Reading Festival Review – Sunday with Tonight Alive, Good Charlotte and a Wombats Party

A day of traditional British summer - cloudy, breezy, a bit of sun then torrential rain.  You look at what seems to be a thick curtain of clouds and think it has set in for the day, then 10 minutes later the sun is out.

The headline slot was shared between Fall Out Boy and Biffy Clyro, with Biffy on last at Reading and vice versa at Leeds.  I don’t think that did Biffy any favours last night. Fall Out Boy featured female acrobats / dancers waving flames around and doing a trapeze act 30 feet above the stage, plus plenty of old favourites in terms of the songs. Biffy had a spectacular light show, fireworks at the close and very good sound quality but at 11pm, half an hour before the end of their set, I could wander up to really quite close to the stage through the thinning crowds.

Many of the missing fans were either at The 1975 or (like us) watching the triumphant return of Good Charlotte, who seemed genuinely delighted to be back at Reading after 13 years away. It was a reminder of how many very strong pop/punk songs they wrote back then, and actually the one new song sounded pretty good too – a new album is just out.

The Wombats seemed not just delighted but totally stunned by the size of their crowd in the packed NME tent a little earlier. Having been written off as a novelty indie band almost a few years ago, they have revived, as a new audience appreciate that they have written some great songs, perfect for a festival, and actually know how to play a lively, engaging set. Getting 15,000 fans singing along clearly moved the guys personally and it was a surprising highlight of the day.

Other highlights from less established bands; Tonight Alive are not exactly new, but the Aussie rock band look ready to move into the big league with their big songs, positioned at the heavier end of the pop/punk /metal genre.  The Paramore comparisons are inevitable but lead singer Jenna McDougall can live with the comparison. Dressed head to toe in black (she might have risked being thrown off beaches in certain countries), she can really sing, is charismatic, engaged the audience well and must have inspired a few girls watching to think “I want to be in a rock band”. Let’s hope so.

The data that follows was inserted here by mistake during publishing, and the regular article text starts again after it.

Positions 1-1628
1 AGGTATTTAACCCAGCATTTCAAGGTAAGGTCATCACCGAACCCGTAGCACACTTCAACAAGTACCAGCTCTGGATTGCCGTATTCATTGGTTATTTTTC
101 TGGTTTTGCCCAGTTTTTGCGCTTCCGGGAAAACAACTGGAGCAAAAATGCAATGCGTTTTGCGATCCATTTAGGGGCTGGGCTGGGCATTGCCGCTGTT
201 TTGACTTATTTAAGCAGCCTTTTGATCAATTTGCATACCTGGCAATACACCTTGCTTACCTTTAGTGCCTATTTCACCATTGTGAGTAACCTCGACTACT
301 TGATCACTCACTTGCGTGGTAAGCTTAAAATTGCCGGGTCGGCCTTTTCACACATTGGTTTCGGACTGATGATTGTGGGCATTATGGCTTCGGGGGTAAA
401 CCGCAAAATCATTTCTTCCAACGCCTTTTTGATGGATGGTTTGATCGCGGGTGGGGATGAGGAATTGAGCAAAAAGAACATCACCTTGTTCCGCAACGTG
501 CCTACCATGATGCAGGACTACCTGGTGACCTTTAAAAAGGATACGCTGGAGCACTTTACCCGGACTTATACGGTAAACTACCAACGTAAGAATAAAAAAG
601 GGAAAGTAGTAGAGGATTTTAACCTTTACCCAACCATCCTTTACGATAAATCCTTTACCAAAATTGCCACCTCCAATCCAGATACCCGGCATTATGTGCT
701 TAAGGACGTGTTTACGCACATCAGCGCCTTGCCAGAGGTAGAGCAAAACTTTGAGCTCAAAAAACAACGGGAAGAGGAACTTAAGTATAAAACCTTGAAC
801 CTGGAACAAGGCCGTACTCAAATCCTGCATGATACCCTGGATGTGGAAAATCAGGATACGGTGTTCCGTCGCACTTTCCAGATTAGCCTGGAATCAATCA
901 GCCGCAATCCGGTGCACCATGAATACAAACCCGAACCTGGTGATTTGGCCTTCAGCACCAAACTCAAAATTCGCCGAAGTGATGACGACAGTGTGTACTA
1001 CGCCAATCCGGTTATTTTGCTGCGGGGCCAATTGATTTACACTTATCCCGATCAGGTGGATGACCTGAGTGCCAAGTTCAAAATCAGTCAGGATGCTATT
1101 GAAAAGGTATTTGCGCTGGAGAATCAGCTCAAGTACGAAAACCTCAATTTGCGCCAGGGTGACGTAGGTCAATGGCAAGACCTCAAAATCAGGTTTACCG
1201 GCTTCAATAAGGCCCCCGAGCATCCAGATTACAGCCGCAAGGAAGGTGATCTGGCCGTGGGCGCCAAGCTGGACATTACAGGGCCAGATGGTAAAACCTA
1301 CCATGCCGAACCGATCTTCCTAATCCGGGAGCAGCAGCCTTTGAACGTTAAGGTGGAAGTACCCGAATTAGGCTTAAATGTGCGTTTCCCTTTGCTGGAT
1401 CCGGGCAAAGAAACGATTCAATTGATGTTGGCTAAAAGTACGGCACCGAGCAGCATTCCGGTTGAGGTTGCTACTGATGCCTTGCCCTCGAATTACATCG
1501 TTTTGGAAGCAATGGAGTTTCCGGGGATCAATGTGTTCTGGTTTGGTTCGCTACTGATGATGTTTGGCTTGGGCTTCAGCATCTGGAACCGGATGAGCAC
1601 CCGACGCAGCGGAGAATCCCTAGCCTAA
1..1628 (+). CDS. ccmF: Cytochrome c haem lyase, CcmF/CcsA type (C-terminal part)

Other new (to us) bands worth a mention were blues-rockers Black Foxxes, Tibet, Basement (a touch of REM in there maybe?), Spring King, Will Joseph (another in the line of talented young UK singer songwriters trying to emulate Sheeran, Ezra, etc), the Magic Gang (big teen following already), and Hardwicke Circus – I missed them but my family described them as brilliant on the BBC Introducing stage. The DMAs were another Aussie band to make a good impact, along with the wonderfully eccentric BØRNS.

Of the more established bands, Deaf Havana were reliably impressive, the Vaccines handled the Main Stage well, and Half Moon Run were a perfect mid-afternoon chill-out - but not too soporific – in the big tent.

There’s another whole world at Reading of course that we tend to ignore – it is really three or four festivals in one. We ventured into the Radio 1 Extra tent for a few minutes of Raleigh Ritchie, a talented young British singer-songwriter and actor; he’s in Game of Thrones apparently. His style is an accessible blend of R&B, soul, and pop, and we’d never heard of him, but that large tent was packed, as it seemed to be most of the day.

Rapper and producer ASAP Rocky got a big crowd on the main stage too – Reading is now one of (perhaps the) best UK festival for that “urban” genre encompassing grime, modern R&B, rap etc.  It’s also a great dance music event; and one of our friends spent some time listening to poetry! At Reading? Has the world gone mad? That was in the tent that hosts a great stand-up comedy line-up as well. Then of course there’s a bit of a “rock” event going on too.

So all credit to the organisers for moving with the times and broadening their appeal; they’ve managed to do that without losing the essential appeal of Reading, which is the music, and have kept it buoyant and exciting. It doesn’t have the hippy accoutrements of Glastonbury, but it remains simply the best popular music festival in the world in terms of the variety, quantity and quality of performers on offer.

Roll on August 25th 2017!

(The picture shows the Festival Republic Stage at 11.35 last night just after the final act).

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